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Tuesday, September 20, 2011

Comparative Measurements of Maximal Outputs for Cyclists


Below are two  data charts  that both show a wide spectrum of differing abilities of cyclists as athletes with different possible predicted output measurements. Not only do these charts give a snapshot view of the full range of power output of cyclists, but they can be used to help an individual realistically see where they fit into the big picture and help identify what "type" of rider they are (i.e. sprinter, time trialist, pursuit rider, kilo rider, all arounder) 

 The source of my data comes from "Power Profiling"by Andrew Coggan, Ph.D. (data can not be copyrighted, please feel free to copy and share!),  and the Bike Calculator.  A few important points to understand about the first chart (top):  The four data columns of 5 second, 1 minute, 5 minute and FT (aka: functional threshold or lactate threshold, which is the maximal effort that you can sustain for one hour plus), and all maximal expected values for that particular level (pro through non-racer).  Every individual cyclist will produce a measure  for each timed maximal effort that will chart them at different levels for that result.  For example:  a world class sprinter can not also be a world class time trialist. This is because of the physiological make up of individual athletes, where sprinters tend to have higher ratios of fast twitch muscle fibers comparative to slow twitch fibers, which favors time-trialing. 

In other words you may have a category 1 sprint, but a time trial of a category 4 or vice versa.  And that's fine, but it would be very helpful to know your strengths and weakness so that you can race tactically correct.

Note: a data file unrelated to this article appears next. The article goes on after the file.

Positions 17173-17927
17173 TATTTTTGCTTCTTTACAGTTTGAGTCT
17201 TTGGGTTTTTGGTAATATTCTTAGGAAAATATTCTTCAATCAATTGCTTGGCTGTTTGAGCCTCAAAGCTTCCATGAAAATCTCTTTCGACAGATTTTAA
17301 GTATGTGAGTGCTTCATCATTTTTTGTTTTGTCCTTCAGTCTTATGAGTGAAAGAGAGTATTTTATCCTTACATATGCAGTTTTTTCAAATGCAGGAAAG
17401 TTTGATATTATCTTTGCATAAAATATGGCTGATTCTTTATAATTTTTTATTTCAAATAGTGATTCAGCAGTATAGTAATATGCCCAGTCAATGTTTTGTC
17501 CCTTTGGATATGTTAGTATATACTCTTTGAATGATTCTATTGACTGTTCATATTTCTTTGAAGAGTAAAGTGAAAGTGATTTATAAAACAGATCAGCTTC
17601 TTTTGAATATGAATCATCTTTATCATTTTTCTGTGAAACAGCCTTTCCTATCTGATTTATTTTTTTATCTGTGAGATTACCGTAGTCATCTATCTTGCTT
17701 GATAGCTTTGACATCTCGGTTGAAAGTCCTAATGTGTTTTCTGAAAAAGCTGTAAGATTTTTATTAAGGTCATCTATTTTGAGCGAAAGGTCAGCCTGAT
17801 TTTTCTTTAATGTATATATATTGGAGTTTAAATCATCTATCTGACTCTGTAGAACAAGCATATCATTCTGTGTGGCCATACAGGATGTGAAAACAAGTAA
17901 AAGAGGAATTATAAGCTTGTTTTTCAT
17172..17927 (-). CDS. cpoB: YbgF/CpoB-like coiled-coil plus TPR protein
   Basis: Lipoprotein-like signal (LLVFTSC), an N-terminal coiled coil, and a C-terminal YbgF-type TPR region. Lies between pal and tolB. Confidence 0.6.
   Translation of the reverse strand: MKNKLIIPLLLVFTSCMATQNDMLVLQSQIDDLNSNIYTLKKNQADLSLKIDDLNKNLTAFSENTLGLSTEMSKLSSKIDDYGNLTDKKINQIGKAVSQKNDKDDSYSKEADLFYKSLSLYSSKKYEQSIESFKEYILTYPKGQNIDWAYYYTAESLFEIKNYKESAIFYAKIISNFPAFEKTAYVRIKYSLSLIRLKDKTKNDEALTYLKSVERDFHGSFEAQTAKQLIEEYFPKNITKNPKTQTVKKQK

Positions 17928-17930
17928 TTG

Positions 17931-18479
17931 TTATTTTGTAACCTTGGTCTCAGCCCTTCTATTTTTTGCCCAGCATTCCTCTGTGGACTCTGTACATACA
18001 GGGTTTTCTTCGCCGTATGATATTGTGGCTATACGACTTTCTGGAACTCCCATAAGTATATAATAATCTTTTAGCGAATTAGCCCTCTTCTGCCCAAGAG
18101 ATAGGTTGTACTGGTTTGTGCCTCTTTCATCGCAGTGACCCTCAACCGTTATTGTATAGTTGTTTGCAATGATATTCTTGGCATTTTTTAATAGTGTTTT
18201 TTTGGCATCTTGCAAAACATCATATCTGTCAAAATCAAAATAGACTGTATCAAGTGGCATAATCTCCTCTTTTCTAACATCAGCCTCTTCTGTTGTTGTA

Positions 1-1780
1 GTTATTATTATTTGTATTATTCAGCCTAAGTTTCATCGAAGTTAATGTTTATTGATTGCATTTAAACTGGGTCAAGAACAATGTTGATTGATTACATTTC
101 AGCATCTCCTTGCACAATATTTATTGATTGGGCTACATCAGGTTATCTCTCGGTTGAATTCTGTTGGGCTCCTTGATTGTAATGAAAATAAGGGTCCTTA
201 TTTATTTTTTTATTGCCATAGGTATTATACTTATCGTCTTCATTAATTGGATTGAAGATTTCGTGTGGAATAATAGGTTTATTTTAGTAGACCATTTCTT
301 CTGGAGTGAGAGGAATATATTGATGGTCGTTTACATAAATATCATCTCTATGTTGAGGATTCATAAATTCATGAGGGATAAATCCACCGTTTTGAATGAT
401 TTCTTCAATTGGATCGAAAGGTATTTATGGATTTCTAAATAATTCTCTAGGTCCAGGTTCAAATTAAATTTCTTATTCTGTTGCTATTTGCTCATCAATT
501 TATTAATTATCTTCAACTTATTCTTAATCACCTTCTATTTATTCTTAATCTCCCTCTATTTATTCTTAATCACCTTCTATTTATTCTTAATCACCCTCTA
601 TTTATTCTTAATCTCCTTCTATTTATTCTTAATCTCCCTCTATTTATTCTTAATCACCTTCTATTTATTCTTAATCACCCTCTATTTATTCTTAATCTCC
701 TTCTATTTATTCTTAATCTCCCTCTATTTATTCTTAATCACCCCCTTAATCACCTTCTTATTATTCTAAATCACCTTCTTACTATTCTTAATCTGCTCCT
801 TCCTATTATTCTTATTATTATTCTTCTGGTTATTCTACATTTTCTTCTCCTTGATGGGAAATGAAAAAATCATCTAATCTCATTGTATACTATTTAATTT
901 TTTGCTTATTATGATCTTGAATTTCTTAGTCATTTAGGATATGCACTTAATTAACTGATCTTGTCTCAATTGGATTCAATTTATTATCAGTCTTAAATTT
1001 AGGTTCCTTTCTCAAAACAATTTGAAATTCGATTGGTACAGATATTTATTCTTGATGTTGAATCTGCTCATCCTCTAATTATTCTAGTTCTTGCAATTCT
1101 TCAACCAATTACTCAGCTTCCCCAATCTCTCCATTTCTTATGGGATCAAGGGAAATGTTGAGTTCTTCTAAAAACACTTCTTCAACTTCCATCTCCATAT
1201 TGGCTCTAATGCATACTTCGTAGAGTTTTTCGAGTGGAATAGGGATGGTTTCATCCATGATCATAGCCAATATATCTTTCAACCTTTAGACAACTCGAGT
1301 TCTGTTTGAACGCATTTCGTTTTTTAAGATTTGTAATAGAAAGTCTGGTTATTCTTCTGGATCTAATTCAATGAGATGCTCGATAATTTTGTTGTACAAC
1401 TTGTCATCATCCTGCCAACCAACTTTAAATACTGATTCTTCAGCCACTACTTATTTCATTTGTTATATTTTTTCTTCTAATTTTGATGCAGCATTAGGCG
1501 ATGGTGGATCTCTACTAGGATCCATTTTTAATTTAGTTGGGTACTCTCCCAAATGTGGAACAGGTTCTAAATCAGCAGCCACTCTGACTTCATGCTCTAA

To see where you personally stand in the field of competitive cyclists you must know a few data points.  Namely your maximum sprint effort as described below in terms of speed or wattage,  and your 40 kilometer time trial effort in terms of speed, time or wattage, or your 5 minute maximum wattage output or laboratory measured VO2 max. 


Maximal Power Output (W/kg) via Andrew Coggan, Ph.D
Click image to enlarge.
My adjusted data chart with additional estimated maximal cycling outputs
Click image to enlarge.

This makes the first chart very valuable because it not only allows comparisons between all levels, it also  helps an individual to use their scores to identify their natural strengths and weaknesses, and to thereby train and race accordingly.

Understandably, many cyclists do not use watt meters and may not be familiar with what wattage they can generate, especially on a watts/kg scale.   I created a second chart (bottom) as a  variation of the first to show speed produced from these differing outputs and an estimate of VO2 max across the spectrum of abilities.   These 4 other data fields help illustrate the differences between cycling abilities (or levels).

I used the Bike Calculator   to predict a maximum sprint speed and a 40 kilometer time trial time result in minutes and also average speed in mph for that distance for each wattage per level.  Again, I think speed is an easier measurement to understand than wattage. 

From personal experience, I have found the Bike Calculator to be very reliable (within several seconds) for predicting 40k time trial results when using full aero gear (helmet, wheels, and bike).